Homemade fashion retains special value

Small businesses require vital attention during this destructive pandemic

Isabella Mason, Staff Columnist

It is common knowledge that thrifting has been on the rise in recent years. It’s cool to get cheap clothes that are unique and thrifting often serves as a pretty good aid for that. Upcycling, or the process of taking thrifted/used clothing and altering it, is also on the rise. Something even more specialized than that, though, is handmade and homemade fashion.

I run a (very) small business in which I crochet some wearable items, and it’s a lot of fun. Of course, in order to promote my small business, I joined a couple of sites that I thought would help me do that, the first being Instagram. Instagram’s interface allows for creators to post pictures of their products and connect with other creators, as well as potential buyers. It’s interesting when you start to realize that there is a great amount of supply and very little demand when it comes to homemade fashion.

The problem is not that people don’t want to wear handmade items, it’s that they don’t want to pay for them. I spend about 15 hours of time with a hook in my hands crocheting each cardigan I make. If I paid myself the United States’s minimum wage, this cardigan would be easily over $100. If I add in the cost of materials, it’s looking steep. So, why buy a cardigan for $150, when you could go to H&M and buy one for $20? There are a couple of reasons.

For one, handmade fashion is totally unique. Every single piece created by hand is a one-of-a-kind thing. So, in that sense, the “supply” is very low, which means the demand will likely be high — in theory. But it’s not.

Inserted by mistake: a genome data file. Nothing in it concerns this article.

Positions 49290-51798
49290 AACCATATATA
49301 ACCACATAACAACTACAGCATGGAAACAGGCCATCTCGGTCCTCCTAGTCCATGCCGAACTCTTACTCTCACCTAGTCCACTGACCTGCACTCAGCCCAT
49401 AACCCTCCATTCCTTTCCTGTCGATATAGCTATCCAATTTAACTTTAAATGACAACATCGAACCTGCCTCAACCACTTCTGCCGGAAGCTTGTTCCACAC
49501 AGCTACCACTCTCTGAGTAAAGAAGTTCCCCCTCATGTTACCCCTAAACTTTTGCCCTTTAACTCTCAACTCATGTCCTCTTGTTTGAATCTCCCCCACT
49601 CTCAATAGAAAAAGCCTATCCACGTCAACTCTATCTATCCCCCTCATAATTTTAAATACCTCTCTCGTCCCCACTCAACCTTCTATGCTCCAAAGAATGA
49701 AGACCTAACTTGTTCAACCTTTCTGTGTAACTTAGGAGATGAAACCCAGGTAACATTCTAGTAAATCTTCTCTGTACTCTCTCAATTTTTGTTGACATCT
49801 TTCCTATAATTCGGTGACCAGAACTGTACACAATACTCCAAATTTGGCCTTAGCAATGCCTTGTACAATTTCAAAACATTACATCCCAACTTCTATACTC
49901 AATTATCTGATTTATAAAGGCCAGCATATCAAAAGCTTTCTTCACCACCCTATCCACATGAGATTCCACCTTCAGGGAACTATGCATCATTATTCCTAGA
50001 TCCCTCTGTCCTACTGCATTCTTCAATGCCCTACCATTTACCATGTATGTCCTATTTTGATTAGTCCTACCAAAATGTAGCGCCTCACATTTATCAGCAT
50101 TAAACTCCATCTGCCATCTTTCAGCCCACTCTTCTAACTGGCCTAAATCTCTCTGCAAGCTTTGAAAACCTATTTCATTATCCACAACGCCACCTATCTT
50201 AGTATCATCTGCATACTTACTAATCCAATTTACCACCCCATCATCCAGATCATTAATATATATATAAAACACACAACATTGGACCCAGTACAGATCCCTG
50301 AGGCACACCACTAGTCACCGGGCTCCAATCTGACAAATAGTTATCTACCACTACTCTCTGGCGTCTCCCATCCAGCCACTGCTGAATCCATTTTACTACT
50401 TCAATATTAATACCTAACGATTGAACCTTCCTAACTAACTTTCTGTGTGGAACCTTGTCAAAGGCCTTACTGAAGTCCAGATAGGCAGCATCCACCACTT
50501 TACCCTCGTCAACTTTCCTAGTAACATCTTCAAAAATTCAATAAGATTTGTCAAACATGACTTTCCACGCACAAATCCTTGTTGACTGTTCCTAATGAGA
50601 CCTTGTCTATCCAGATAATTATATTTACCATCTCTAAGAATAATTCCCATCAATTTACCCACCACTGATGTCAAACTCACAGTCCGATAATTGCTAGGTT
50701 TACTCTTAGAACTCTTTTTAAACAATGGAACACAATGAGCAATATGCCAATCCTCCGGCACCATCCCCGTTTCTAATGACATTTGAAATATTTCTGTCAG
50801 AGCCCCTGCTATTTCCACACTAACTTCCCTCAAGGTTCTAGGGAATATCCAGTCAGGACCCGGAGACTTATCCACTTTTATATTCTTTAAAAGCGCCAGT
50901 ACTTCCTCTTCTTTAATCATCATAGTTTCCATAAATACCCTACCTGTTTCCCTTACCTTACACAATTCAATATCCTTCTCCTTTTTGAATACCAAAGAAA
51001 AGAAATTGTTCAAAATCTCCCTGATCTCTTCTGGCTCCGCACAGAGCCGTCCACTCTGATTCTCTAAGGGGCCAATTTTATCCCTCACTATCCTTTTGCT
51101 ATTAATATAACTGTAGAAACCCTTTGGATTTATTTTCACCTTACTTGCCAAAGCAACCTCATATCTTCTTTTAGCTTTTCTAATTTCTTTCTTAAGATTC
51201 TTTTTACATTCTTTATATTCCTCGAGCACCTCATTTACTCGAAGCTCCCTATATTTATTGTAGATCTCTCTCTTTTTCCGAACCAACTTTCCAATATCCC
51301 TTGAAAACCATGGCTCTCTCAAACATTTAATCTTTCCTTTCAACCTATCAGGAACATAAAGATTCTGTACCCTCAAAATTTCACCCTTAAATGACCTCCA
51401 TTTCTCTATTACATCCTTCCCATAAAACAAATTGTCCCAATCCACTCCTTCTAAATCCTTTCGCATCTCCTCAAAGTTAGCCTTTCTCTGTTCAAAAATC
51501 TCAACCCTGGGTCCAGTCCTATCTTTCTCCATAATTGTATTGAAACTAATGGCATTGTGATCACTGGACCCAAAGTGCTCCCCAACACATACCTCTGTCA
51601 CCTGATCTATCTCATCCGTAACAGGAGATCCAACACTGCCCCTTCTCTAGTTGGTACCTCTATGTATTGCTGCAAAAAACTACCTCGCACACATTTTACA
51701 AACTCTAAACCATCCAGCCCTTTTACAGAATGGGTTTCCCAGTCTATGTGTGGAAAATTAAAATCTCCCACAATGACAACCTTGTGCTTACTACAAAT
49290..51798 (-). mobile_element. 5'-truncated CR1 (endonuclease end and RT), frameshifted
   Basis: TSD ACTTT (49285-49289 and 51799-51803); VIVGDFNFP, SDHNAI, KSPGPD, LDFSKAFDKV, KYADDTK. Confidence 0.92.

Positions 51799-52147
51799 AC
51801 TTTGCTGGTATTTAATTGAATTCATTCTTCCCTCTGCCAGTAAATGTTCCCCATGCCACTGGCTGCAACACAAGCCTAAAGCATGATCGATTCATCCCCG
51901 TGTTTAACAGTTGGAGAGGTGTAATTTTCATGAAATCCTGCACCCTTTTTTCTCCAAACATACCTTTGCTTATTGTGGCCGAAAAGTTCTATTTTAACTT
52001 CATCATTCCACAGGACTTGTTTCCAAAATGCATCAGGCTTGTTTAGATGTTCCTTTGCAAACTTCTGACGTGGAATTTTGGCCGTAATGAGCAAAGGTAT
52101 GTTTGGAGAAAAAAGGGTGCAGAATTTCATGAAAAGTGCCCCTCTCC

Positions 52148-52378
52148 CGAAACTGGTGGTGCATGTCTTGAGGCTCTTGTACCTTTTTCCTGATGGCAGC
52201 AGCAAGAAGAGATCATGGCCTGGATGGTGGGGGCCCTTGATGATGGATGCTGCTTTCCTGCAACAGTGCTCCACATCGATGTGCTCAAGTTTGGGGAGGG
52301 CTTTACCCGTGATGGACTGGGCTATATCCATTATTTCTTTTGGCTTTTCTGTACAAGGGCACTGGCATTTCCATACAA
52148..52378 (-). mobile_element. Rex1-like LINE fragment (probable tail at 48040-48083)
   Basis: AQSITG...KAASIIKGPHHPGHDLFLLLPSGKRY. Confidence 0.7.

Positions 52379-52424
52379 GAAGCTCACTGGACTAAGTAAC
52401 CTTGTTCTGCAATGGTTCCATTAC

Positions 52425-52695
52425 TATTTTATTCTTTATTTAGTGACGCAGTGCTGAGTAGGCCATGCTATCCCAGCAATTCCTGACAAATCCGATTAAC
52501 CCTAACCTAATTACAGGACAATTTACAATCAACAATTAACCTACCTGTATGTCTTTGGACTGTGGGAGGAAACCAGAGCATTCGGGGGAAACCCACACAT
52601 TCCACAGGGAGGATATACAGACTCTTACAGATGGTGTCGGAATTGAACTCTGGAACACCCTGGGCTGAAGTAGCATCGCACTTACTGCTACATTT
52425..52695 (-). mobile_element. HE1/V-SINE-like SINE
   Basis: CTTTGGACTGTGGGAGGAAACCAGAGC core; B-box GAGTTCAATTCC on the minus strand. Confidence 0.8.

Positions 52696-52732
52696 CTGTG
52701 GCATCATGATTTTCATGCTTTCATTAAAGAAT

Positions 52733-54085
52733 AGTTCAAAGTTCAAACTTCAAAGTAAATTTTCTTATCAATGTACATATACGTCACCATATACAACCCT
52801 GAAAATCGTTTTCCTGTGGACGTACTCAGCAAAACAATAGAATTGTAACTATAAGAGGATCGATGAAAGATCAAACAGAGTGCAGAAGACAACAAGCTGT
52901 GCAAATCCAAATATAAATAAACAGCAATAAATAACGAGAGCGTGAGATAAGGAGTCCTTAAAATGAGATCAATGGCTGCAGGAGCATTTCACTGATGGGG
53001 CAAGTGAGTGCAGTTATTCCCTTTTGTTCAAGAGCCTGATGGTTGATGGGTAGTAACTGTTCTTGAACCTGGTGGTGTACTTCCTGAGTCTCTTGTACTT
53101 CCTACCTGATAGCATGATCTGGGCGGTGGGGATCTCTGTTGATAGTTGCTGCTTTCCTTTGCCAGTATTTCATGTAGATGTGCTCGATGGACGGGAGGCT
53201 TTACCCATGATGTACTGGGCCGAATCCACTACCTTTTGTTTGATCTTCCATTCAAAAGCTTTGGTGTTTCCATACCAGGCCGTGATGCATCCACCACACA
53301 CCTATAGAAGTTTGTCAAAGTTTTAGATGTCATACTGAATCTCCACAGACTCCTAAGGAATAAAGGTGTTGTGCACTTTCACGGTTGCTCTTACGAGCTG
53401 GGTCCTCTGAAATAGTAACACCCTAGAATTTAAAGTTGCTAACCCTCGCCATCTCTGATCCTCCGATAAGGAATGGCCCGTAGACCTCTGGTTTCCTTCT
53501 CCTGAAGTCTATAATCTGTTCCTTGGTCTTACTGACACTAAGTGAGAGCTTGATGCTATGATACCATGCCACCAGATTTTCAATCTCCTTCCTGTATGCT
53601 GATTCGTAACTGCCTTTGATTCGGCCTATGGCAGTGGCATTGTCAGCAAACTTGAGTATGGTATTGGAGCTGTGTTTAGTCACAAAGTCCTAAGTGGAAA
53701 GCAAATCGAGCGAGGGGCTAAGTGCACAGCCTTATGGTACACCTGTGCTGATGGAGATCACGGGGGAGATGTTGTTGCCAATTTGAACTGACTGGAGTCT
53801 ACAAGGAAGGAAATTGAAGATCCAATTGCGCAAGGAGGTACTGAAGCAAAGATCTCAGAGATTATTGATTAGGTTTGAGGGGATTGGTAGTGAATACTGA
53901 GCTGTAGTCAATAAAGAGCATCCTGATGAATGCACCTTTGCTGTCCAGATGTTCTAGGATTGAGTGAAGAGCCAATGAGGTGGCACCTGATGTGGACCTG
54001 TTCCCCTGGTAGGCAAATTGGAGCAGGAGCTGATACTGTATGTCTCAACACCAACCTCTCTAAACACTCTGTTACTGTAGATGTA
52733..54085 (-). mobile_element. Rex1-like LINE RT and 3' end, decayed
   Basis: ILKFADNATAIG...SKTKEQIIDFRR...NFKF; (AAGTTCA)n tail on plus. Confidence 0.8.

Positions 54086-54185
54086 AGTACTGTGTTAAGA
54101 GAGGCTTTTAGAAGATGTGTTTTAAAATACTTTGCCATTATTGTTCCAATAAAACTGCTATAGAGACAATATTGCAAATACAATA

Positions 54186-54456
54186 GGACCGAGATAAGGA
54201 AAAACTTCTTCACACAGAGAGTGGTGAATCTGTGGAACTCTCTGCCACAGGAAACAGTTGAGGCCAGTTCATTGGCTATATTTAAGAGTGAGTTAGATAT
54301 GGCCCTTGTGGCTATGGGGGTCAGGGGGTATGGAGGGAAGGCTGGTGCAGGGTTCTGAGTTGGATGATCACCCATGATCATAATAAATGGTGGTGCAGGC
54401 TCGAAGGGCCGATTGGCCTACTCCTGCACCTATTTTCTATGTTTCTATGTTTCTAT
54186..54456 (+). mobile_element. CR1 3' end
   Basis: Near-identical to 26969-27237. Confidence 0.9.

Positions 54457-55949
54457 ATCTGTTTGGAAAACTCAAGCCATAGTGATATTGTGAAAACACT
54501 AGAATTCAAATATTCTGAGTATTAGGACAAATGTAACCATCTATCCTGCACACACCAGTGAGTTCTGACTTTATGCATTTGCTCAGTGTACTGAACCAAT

There’s a predicament that I’ve come across on Instagram and Etsy in which I’ve had to choose to sell myself short, or not sell at all. Because I realize people won’t drop big bucks on my work, I often make executive decisions to lower my prices. Yet, when selling on Etsy and, especially when advertising on Etsy, a lot of your profits go down the drain. It’s a simple $0.20 per listing that you decide to put up, and then a seemingly unexplainable amount of money is taken each time you make a sale. Don’t even get me started on ads on Etsy (oftentimes, you are charged an obscene amount if you make a sale off of an ad).

So the pickle we’re in is this: how do I support small business owners who are absolutely struggling during the pandemic and beyond without bankrupting myself?

First, I’d say that it’s important to understand the value of a product. Think about the time that went into every stitch and all of the materials that came together to create a finished piece. Then, of course, you can decide if the product is worth spending on. If it’s not, that is okay too. If you can understand the value of a product, but can’t justify buying it, then show it some love.

Instagram’s algorithm is getting increasingly different from its original ‘like’ algorithm. Now, a ‘save’ is the most powerful button on the entire app interface, followed by a ‘share.’ Take time to read what creators have to say, because a lot of them are talking about Instagram’s algorithm. It’s free to save, share, comment, and like (in that order), as well as reach out to the small business and let them know that their work does not go unnoticed.

Thrifting, upcycling and creating clothing items will not be a fad that fades soon. If you’re looking to help out a creator, consider their perspective and go from there.